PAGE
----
Khalini Ahkilak (Let me tell you)

Three dancers on a large outdoor stage. Two male dancers, dressed in grey and black, flank a female dancer, dressed in black and red
Lajee Palestinian Dabka Dance Troupe / Photo by Tim Dennell / Flickr

I ask the olives to be gentle
for they’re weighing the branches down
as heavy as the stories Um Muhammad
carries on her tired shoulders.
                            Tell me about Palestine.

I say yes and hold on and let me tell you!

Falestin is holy. It is Gaza, Ramallah and Bethlehem. It is zaitun
branches, and kufeyyahs painted on the walls of the cities,
It is hot kunafa nabulsieh, and Um Samer’s kebbeh labanieh
It is a large pot of makloobeh and a victory to flip it whole.

Falestin is black and red thobe embroidered
by Um Abbas’s chipped fingers and tired eyes.
It is Isa Ibn Maryam’s birthplace.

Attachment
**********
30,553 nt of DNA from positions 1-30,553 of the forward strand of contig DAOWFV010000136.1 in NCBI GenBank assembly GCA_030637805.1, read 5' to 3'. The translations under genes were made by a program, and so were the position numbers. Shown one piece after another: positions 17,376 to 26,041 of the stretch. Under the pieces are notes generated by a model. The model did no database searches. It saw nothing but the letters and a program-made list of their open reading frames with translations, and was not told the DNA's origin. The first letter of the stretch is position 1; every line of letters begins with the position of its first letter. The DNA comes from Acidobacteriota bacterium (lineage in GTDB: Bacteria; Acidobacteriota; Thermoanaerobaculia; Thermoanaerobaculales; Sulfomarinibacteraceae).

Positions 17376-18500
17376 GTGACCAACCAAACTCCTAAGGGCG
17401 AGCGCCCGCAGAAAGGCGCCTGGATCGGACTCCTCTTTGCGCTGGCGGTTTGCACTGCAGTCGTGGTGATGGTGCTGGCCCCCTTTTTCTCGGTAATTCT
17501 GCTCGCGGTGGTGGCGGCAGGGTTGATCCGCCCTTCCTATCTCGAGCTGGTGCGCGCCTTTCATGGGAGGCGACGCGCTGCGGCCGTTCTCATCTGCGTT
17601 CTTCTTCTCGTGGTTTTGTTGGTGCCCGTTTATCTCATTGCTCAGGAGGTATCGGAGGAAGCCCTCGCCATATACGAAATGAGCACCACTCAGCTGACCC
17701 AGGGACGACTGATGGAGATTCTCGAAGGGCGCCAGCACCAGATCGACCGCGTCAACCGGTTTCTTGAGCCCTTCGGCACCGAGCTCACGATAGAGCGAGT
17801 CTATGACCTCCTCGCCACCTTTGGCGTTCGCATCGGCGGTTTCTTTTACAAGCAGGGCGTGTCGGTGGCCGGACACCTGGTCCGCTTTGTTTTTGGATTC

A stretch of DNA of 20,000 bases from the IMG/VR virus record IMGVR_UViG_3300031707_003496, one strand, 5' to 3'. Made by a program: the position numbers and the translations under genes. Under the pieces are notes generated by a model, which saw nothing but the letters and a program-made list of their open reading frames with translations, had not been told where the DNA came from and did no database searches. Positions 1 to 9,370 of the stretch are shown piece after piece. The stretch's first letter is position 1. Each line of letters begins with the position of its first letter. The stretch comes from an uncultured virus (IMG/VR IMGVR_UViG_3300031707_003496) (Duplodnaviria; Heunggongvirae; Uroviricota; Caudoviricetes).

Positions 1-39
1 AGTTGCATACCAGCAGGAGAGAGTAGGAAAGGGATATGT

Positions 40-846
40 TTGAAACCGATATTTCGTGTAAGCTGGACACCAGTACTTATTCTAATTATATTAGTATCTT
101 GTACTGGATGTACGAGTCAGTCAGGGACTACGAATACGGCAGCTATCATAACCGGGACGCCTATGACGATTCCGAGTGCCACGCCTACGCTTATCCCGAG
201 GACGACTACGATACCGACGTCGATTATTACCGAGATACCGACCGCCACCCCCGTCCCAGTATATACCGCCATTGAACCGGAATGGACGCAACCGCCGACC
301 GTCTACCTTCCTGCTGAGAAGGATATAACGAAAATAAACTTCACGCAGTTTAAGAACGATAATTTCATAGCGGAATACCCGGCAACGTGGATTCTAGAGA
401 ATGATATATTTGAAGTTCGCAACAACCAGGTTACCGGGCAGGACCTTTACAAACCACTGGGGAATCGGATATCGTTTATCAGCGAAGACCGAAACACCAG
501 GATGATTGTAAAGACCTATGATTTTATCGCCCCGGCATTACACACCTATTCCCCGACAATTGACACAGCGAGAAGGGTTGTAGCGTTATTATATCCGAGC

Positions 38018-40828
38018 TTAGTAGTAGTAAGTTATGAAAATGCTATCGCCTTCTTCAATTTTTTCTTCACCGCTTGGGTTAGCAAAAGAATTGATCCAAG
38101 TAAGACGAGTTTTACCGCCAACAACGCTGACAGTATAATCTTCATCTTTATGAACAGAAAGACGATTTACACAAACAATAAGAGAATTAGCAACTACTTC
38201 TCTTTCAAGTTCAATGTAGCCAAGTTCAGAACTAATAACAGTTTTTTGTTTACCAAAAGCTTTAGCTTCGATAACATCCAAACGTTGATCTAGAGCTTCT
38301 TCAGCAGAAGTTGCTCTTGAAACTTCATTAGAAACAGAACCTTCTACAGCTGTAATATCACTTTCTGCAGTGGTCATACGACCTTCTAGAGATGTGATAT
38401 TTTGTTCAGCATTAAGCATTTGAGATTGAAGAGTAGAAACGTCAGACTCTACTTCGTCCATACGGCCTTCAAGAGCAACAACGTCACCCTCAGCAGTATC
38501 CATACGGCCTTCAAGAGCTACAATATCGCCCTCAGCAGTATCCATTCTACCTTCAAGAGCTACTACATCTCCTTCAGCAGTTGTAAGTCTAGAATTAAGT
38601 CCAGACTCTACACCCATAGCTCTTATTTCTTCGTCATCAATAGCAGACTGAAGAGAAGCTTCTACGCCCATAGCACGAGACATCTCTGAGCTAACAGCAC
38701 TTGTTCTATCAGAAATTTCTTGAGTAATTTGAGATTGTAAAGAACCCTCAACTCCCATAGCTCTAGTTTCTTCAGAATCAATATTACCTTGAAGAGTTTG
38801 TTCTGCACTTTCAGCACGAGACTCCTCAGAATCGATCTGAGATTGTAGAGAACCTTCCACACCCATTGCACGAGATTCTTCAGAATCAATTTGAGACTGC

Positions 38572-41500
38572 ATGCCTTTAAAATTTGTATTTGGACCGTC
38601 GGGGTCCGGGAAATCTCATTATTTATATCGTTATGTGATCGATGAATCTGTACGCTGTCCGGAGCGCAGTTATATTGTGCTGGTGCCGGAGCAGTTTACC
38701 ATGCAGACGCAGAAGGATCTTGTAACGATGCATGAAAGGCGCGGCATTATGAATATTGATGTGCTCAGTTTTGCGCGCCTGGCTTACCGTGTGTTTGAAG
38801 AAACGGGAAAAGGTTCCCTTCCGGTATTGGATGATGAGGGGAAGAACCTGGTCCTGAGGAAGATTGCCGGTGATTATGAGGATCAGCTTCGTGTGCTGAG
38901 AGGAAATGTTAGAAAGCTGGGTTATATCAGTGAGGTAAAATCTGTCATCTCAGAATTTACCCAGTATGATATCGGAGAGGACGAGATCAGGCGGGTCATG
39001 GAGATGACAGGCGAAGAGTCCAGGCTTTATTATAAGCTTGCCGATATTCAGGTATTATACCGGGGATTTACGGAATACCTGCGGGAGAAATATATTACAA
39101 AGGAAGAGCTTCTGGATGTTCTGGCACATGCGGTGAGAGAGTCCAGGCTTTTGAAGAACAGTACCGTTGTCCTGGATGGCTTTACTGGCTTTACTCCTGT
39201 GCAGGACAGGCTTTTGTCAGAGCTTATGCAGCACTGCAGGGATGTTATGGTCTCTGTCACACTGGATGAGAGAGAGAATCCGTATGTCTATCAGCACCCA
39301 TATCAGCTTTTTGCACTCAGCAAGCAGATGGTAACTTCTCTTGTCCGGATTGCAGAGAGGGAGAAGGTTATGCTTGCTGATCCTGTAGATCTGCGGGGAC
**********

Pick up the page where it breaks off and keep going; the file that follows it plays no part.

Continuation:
It is the line of dabkah as the tabla gets louder.

Falestin exists no matter what the map tells you.
Al Quds is the heart of Falestin, no matter what they claim.
And to the land, one day, they will all return
in the bosoms of their mothers, on the soil of their land.

Nour Al Ghraowi is a Syrian writer, activist, and educator. She has received an MFA in poetry at Texas State University. Her poetry and essay have appeared in Dame Magazine, Poetry Magazine, Mizna Literary Journal, Porter House Review and others. Nour writes about social justice, migrant identity, and what it means to be an immigrant in a place far from home, and finally she writes about feminism and what it means to be a feminist Middle Eastern woman.

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